Voice Cloning: Beware of con artists using AI technology to mimic your boss – WWLP.com

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CHICOPEE, Mass. (WWLP) – The use of artificial intelligence has been rapidly growing over the past several years including voice cloning, technology that can mimic someone’s voice.

The Better Business Bureau (BBB) is warning the public of a recent scheme in which con artists are using AI software to clone the voices of people you know to ask you to send money. Due to the recent advances in AI technology, software can clone a voice from a very small audio sample. Voice cloning can mimic the voice of your boss to instruct you to wire funds for a project and you make the transfer, not knowing it was a fake call.

The voice cloning schemes have also been reported to the BBB of a family member calling to claim they were in an accident or medical emergency instructing the need for money sent via a cash app. In an example reported to the BBB, “Received call on 1-26-24 I thought it was my daughter-in-law she said Hi mom calling to say she was pulled over driving and has a broken nose. She was frantic to have me call the lawyer right away. She asked me 3 times if I wrote the name & number down. I said yes. She said she had to go right now as they are taking her. Her voice sounded just like my daughter-in-law.”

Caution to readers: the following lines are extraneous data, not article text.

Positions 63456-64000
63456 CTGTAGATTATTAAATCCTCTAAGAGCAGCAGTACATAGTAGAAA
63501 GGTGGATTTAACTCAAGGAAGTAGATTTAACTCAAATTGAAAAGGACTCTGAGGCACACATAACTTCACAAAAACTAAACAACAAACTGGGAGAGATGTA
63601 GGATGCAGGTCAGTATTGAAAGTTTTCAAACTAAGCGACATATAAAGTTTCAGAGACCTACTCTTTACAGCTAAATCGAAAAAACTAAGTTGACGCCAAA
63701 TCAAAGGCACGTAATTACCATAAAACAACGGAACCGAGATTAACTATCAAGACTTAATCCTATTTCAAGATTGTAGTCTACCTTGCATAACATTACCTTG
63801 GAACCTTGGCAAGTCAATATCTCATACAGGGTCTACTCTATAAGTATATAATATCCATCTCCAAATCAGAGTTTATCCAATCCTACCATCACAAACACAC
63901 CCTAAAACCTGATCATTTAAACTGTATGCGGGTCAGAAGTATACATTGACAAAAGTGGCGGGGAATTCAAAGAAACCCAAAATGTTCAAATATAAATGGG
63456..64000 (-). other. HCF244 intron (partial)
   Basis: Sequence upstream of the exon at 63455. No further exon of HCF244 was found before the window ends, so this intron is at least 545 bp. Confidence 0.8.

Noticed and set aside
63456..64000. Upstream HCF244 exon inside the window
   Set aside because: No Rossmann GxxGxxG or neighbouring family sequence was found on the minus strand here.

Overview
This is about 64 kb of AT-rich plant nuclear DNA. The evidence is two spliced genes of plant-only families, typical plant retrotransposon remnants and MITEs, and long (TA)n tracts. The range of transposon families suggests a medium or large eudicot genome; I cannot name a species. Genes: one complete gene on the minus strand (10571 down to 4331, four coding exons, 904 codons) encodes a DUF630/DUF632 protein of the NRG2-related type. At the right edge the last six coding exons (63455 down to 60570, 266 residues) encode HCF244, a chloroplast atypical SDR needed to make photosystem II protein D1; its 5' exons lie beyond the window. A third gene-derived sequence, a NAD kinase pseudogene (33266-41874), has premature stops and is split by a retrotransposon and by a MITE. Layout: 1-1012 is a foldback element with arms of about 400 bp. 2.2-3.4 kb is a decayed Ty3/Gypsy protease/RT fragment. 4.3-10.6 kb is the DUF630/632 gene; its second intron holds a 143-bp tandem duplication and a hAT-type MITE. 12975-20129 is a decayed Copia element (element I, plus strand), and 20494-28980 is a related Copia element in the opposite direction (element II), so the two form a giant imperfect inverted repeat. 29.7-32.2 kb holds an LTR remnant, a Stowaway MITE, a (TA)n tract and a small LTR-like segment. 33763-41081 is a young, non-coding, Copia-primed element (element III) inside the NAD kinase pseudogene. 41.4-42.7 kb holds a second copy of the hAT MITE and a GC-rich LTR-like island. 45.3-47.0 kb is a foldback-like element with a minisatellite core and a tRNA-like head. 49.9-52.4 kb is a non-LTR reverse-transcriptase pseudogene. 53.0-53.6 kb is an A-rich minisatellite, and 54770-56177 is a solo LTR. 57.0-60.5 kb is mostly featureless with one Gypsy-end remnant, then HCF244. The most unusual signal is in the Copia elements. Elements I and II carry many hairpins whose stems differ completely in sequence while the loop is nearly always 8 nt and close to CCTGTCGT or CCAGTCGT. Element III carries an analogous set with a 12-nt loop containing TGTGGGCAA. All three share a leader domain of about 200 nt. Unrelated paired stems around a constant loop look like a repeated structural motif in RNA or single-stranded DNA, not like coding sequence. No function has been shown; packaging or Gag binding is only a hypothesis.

The BBB has the following tips to avoid AI voice cling schemes:

  • Resist the urge to act immediately. No matter how convincing a phone call or voicemail may sound, hang up or close the message if something doesn’t feel right. Call the person who claimed to have called you directly with the phone number you have saved for them. Don’t call back the number provided by the caller or caller ID. Ask questions that would be hard for an impostor to answer correctly.
  • Don’t send money if you’re in doubt. If the caller urgently asks you to send money via a digital wallet payment app or a gift card, that may be a red flag for a scam. If you wire money to someone and later realize it’s a fraud, the police must be alerted.
  • Secure your accounts: Whether at work or home, set up multifactor authentication for email logins and other changes in email settings. At work, verify changes in information about customers, employees, or vendors.
  • At work, train your staff: Create a secure culture at your office by training employees in internet security. Make it a policy to confirm all change and payment requests before transferring. Don’t rely on email or voicemail.

A BBB study conducted in 2022, more than $3 billion has cost businesses and organizations in email schemes since 2016 due to email phishing. The study, “Is that email really from The Boss?” shows criminal groups, typically from Nigeria, set up tactics to defraud individuals through emails that have been spoofed or hacked.

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